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In Praise Of . . . Carnoustie

Carnoustie was the first great golf course I played. My dad took me when I was 15 years old. The course in those days, it has to be said, did not make the strong first impression that it does now. The imposing hotel overlooking the 18th green had yet to be built. The outstanding modern clubhouse wasn’t even in the pipeline.

Instead there was a professional’s shop, where you could buy a bar of candy, some tees and, if you were lucky, a sleeve of balls, and a tiny starter’s hut next to the first tee. Both were flat-roofed, concrete-sided monstrosities. When you paid for your round you received a thin paper receipt from the cash register, as if you were buying a stick of gum. Nothing about the setup hinted at the quality of the course, or the rich heritage that had seen the likes of Hogan, Player and Watson win Open Championships here.

These were unlikely circumstances for romance to blossom, but I fell in love with Carnoustie that day, and have loved it ever since. Other Scottish links may have a more dramatic setting, or better views, or ritzier gift bags, but for me Carnoustie is the ultimate Scottish test of golf.

What makes it so special? Well, for one thing, it’s scrupulously fair. The layout changes direction regularly – you never play with, against or across the prevailing wind for more than three holes in a row. For all that it’s a true, hard-running links course, there are very few unfair bounces or blind targets – no golfer will ever be able to say they were duped. And for a track renowned for toughness, it is remarkably playable. It’s only when a decent player decides to try and shoot a low number that Carnoustie really bares its teeth… and what a set of snappers it has.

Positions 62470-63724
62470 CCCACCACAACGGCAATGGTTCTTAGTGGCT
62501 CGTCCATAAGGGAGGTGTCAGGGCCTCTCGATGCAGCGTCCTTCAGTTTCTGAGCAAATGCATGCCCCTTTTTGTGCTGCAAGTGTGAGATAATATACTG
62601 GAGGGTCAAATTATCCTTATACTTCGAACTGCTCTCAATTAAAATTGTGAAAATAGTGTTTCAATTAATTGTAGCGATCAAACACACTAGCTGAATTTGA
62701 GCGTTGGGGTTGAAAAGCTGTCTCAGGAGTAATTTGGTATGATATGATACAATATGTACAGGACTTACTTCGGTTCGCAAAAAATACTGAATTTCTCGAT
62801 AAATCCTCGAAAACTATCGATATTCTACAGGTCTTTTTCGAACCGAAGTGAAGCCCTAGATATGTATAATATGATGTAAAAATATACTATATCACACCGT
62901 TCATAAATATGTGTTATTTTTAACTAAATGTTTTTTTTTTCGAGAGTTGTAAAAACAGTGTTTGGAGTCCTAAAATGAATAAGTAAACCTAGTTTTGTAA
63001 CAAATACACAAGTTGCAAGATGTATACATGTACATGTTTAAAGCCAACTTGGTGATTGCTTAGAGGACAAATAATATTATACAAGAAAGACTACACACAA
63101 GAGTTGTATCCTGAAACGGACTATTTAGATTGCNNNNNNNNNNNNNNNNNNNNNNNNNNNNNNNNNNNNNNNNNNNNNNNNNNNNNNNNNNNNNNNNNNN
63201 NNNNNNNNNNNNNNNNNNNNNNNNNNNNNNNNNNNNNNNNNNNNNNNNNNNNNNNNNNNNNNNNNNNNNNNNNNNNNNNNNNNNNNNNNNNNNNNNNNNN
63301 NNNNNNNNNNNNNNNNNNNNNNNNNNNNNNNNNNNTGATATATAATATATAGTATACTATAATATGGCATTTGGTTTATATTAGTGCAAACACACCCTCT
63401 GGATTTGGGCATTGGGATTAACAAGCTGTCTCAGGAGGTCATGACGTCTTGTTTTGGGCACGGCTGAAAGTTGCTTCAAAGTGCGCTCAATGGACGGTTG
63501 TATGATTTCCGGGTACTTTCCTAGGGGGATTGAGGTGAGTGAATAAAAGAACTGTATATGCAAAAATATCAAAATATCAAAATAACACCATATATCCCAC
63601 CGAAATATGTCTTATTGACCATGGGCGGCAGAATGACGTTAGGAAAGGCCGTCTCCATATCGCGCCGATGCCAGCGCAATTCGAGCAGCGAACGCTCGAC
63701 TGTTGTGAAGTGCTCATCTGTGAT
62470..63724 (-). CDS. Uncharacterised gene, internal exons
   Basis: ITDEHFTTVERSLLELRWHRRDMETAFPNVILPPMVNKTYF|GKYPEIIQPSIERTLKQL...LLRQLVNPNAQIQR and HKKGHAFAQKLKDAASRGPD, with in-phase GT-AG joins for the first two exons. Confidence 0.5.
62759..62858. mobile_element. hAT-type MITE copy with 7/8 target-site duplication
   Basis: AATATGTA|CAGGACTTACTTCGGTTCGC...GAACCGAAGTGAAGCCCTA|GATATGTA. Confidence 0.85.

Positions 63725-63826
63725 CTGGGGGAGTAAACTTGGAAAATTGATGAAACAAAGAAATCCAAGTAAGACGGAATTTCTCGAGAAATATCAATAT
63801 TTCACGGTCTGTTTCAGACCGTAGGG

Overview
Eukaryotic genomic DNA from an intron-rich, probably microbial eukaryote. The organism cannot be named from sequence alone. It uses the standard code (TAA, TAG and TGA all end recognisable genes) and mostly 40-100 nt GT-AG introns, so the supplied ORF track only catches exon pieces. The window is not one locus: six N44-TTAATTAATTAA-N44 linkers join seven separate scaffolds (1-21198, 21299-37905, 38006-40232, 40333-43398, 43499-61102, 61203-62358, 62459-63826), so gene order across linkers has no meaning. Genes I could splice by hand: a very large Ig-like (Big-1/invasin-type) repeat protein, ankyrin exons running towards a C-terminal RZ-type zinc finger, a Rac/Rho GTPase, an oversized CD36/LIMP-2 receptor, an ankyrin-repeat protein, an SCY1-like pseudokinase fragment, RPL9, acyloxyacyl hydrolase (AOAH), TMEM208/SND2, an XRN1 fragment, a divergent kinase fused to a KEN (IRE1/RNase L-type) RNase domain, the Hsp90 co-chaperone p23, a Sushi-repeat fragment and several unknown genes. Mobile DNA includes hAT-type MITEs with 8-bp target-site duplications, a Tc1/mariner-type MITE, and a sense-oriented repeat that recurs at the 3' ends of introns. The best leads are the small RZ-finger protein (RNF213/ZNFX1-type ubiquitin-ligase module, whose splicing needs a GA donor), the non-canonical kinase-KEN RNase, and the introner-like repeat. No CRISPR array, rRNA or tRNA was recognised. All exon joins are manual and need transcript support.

Nowhere is this more clearly shown than Carnoustie’s famous closing stretch. The sequence from 15-18 reads 4,3,4,4 against par but any golfer who makes it in level fours has played well. The 15th, for instance, is a long par four which requires a draw off the tee and a high fade to a raised green nestled in the dunes. The 16th is a 245-yard par three. There’s nothing quite like the feeling of standing on the tee here, preparing to hit a driver into a 30mph wind, only to have your caddie whisper sagely in your ear, “remember, all the trouble is at the front of the green”. 

The 17th is a risk/reward par four. You can lay up on an island fairway and leave a long iron to a shallow green or try and carry the Barry Burn and set up a birdie chance. And then there’s the last. The 18th is famous for Jean van de Veldt’s meltdown at the 1999 Open. The Frenchman could have won the Claret Jug by playing this long par four as a three-shotter but, by taking the course on, he opened the door to a world of hurt involving penal rough, a water hazard and cavernous bunkers. In many ways it was a perfect fable for Carnoustie, a course that doesn’t set out to embarrass a modest golfer but can make fools of the very best. A true golfers’ course.

Alan Greenwood is co-founder and Director of College Links Golf